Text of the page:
Cyclic status of the cows (cyclic or acyclic) was determined by serum concentrations of P4 collected at Pre-PG and at G1. When concentrations of both samples were <1 ng/mL, the cows were classified as acyclic and data were not included for further analyses (8 OV-8 cow and 2 OV-7 cows) (9). In contrast, when either of the paired samples at Pre-PG and G1 contained concentrations of progesterone ≥1 ng/mL, cows were classified as cyclic (9). In cyclic cows in which progesterone concentration was ≥1 ng/mL at PGF2α or at 7 days after TAI, it was furthermore assumed that ovulation was induced by injections of G1 or G2. Complete luteolysis was defined to occur when P4 was >1 ng/mL at PGF and <0.4 ng/mL 72 h later at TAI (9). Synchronization risk (SR) was defined as the number of cows with complete luteolysis and ovulation success after G2, divided by the number of cows with progesterone >1 ng/mL at PGF (9).

Statistical analyses
All statistical analyses were performed with SPSS (version 22.0, IBM SPSS Statistics for Windows, Armonk, NY). Continuous variables such as progesterone concentrations were analyzed using GLM Univariate procedure in SPSS. Because these data were not normally distributed, a twostep transformation to normality was conducted before the analysis. Firstly, a fractional ranking of the data was performed followed by application of the inverse distribution function (IDF. NORMAL) of SPSS.
Variables with a binomial distribution (complete luteolysis, SR, and BCS [<2.75 or ≥2.75]) were analyzed by binary logistic regression. For these variables, data were analyzed for all combinations of parities and treatments. The same method was also used to analyze the relationship between circulating P4 concentrations and the binomial traits. The relationship between the P4 concentrations, treatment, and BCS, was assessed by two multiple linear regression analyses using the GLM Univariate procedure in SPSS. Two models were constructed which included P4 concentration at G1 and at PGF as independent variables in each model separately, treatment as fixed effect, and BCS as covariate in both models. Statistical differences were considered significant at P≤0.05 and as a tendency for P≤0.10.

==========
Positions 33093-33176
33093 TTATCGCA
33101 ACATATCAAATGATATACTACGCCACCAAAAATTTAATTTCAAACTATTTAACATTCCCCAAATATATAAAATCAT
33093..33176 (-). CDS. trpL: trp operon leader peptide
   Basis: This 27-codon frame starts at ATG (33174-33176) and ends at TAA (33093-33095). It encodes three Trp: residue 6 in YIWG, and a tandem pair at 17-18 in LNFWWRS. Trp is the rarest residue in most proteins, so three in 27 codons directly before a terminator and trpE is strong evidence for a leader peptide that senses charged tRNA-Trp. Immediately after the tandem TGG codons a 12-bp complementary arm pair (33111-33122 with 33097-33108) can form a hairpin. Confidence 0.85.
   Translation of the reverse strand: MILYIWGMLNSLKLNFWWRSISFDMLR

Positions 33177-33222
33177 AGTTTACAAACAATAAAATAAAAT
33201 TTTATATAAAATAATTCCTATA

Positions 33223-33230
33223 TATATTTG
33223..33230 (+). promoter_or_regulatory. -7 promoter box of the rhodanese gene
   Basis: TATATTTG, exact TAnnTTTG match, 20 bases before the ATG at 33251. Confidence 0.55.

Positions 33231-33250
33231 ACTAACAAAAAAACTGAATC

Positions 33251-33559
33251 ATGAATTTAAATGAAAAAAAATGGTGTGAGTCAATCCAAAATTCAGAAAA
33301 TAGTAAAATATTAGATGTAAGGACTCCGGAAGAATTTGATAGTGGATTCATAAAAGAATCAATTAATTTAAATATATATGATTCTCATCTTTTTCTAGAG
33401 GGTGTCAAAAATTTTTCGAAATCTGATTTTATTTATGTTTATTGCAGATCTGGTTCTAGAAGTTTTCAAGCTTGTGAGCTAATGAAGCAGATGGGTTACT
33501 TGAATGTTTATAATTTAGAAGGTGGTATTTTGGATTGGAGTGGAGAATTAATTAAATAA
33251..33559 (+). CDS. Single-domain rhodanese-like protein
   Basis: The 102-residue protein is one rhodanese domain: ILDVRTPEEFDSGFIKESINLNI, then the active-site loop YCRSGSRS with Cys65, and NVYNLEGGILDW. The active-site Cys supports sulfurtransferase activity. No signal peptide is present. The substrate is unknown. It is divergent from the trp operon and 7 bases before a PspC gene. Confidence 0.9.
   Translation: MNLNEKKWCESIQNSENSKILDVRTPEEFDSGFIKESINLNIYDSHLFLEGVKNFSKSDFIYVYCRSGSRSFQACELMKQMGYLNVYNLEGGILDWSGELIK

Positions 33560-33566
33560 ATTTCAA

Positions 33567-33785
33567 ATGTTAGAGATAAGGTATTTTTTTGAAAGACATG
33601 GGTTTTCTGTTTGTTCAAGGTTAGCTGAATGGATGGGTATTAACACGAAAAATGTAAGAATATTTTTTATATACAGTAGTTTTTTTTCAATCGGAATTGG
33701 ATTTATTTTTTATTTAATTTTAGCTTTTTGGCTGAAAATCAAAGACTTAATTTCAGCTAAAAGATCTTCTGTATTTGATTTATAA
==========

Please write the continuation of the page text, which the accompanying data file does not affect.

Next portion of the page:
Of 70 cows, 10 cows (14.2% [n=8] in OV-8 and OV-7 [n=2]) in both treatments were classified as acyclic and were therefore excluded from further analyses leaving a total of 60 cows (OV-8, n=27, OV-7, n=33).
The concentrations of P4 at PGF2α treatment did not differ (P=0.62) between the OV-7 and OV-8 (6.1±0.57 and 6.6±0.59 ng/mL, mean±SEM), respectively. Similarly, when P4 concentrations at PGF2α were compared between parity groups within treatment, no differences were detected between primiparous (P=0.82) nor between multiparous cows (P=0.65).
When the P4 concentration at G1 was compared between OV-8 and OV-7 (5.1±0.41 and 4.6±0.39 ng/mL), respectively, no difference (P=0.32) was detected. In addition, the P4 concentrations at G1 did not differ between parity groups within treatments for primiparous (P=0.90) or multiparous cows (P=0.25).
Nevertheless, a significant difference was observed in the percentage of cows with complete luteolysis between treatments, with more cows having a complete luteolysis in OV-8 compared with OV-7 (Table 1). In addition, a tendency was observed for increased CL regression in multiparous cows in the OV-8 versus the OV-7 treatment. Within the OV-7 group, multiparous cows tended (P=0.09) to have a greater proportion of animals with complete luteolysis. When only primiparous cows from both treatments were analyzed, a greater (P=0.04) percentage of OV-8 cows had complete luteal regression compared with OV-7 cows, whereas no differences were observed between parities among the OV-8 cows (Table 1).